Polyphosphate-accumulating organisms

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Polyphosphate-accumulating organisms (PAOs) are a group of bacteria that, under certain conditions, facilitate the removal of large amounts of phosphorus from wastewater in a process, called enhanced biological phosphorus removal (EBPR). PAOs accomplish this removal of phosphate by accumulating it within their cells as polyphosphate. PAOs are by no means the only bacteria that can accumulate polyphosphate within their cells and in fact, the production of polyphosphate is a widespread ability among bacteria. However, the PAOs have many characteristics that other organisms that accumulate polyphosphate do not have, that make them amenable to use in wastewater treatment. Specifically, this is the ability to consume simple carbon compounds (energy source) without the presence of an external electron acceptor (such as nitrate or oxygen) by generating energy from internally stored polyphosphate and glycogen.[1] Most other bacteria cannot consume under these conditions and therefore PAOs gain a selective advantage within the mixed microbial community present in the activated sludge. Therefore, wastewater treatment plants that operate for enhanced biological phosphorus removal have an anaerobic tank (where there is no nitrate or oxygen present as external electron acceptor) prior to the other tanks to give PAOs preferential access to the simple carbon compounds in the wastewater that is influent to the plant.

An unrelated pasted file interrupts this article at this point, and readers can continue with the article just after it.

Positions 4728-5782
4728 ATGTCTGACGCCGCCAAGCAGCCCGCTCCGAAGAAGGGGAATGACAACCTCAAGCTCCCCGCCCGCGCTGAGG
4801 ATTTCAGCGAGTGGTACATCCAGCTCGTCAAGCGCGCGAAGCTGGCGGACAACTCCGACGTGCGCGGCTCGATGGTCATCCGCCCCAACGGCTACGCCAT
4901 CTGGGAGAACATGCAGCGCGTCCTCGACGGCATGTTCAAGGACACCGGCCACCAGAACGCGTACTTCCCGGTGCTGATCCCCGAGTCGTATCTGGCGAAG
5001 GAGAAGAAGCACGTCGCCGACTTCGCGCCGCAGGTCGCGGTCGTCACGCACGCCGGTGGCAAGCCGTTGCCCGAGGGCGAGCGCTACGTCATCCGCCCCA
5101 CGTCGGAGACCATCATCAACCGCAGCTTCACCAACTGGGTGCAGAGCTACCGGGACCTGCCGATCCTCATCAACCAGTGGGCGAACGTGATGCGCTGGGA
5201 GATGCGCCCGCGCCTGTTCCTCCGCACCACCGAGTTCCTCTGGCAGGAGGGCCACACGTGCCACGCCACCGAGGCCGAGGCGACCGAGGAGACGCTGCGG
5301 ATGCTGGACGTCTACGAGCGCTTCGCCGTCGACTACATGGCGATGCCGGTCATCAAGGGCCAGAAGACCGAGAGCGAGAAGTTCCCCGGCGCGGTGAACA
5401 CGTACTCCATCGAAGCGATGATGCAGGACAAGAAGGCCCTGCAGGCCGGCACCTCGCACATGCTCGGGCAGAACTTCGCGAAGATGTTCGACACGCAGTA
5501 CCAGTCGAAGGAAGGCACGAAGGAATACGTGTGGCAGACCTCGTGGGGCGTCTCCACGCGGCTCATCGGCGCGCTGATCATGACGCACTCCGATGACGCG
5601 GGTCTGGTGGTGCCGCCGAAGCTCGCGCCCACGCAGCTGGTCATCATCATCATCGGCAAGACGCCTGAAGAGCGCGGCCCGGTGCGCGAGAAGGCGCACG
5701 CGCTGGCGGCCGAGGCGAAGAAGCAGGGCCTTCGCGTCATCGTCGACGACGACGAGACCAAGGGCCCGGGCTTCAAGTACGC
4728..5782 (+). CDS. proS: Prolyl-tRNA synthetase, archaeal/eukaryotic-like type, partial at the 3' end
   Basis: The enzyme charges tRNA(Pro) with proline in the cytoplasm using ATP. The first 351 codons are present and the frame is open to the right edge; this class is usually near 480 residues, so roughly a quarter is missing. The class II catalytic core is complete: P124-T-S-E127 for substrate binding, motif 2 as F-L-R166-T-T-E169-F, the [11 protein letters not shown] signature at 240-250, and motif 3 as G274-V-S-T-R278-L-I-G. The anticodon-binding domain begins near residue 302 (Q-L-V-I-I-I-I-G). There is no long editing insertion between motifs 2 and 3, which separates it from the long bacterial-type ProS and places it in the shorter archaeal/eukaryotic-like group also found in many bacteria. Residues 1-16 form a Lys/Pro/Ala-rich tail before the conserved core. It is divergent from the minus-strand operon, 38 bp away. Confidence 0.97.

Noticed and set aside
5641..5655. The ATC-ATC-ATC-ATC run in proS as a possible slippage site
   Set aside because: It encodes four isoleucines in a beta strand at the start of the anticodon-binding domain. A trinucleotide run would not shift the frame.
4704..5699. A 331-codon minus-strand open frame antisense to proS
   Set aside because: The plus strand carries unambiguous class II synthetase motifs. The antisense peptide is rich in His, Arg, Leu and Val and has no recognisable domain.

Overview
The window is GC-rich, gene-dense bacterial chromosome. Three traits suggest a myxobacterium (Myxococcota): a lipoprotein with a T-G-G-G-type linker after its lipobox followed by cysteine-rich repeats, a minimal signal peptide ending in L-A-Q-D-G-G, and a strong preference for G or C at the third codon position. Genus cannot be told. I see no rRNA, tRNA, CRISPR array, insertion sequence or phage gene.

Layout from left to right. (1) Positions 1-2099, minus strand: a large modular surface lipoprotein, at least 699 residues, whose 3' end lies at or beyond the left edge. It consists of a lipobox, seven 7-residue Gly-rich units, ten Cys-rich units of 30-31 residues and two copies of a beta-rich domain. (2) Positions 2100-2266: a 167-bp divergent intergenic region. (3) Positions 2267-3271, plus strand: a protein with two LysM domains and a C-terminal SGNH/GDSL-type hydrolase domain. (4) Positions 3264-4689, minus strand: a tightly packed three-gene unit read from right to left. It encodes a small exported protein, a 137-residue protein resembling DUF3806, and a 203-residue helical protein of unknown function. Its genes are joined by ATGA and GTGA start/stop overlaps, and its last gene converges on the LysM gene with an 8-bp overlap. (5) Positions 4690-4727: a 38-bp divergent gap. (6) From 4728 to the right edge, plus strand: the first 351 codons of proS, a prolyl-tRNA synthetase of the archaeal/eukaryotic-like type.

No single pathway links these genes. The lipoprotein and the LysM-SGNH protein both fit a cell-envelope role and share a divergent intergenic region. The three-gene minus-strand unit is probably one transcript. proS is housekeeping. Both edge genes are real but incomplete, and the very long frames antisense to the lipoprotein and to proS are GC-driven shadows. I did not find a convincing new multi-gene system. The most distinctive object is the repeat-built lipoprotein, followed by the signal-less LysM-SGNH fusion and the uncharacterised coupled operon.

A PAO related to the Betaproteobacteria has been identified and named Candidatus Accumulibacter Phosphatis.[2] Accumulibacter has been shown to remove phosphorus from EBPR plants in Australia, Europe and the USA. It can consume a range of carbon compounds, such as acetate and propionate, under anaerobic conditions and store these compounds as polyhydroxyalkanoates (PHA) which it consumes as a carbon and energy source for growth using oxygen or nitrate as electron acceptor.

Recently, another PAO related to the Actinobacteria has been identified in wastewater treatment plants. These organisms appear to be limited to certain amino acids as carbon and energy source. The storage compound that they use to store the amino acids that these organisms take up under anaerobic conditions has not been identified. These bacteria have been observed in some EBPR plants in Denmark (where they were discovered) but their wider distribution is unknown.


  1. ^ Seviour RJ, Mino T, Onuki M (April 2003). "The microbiology of biological phosphorus removal in activated sludge systems.". FEMS Microbiol Rev. 27 (1): 99–127. doi:10.1016/s0168-6445(03)00021-4. PMID 12697344. 
  2. ^ Hesselmann RP, Werlen C, Hahn D, van der Meer JR, Zehnder AJ (September 1999). "Enrichment, phylogenetic analysis and detection of a bacterium that performs enhanced biological phosphate removal in activated sludge". Syst Appl Microbiol. 22 (3): 454–465. doi:10.1016/s0723-2020(99)80055-1. PMID 10553298.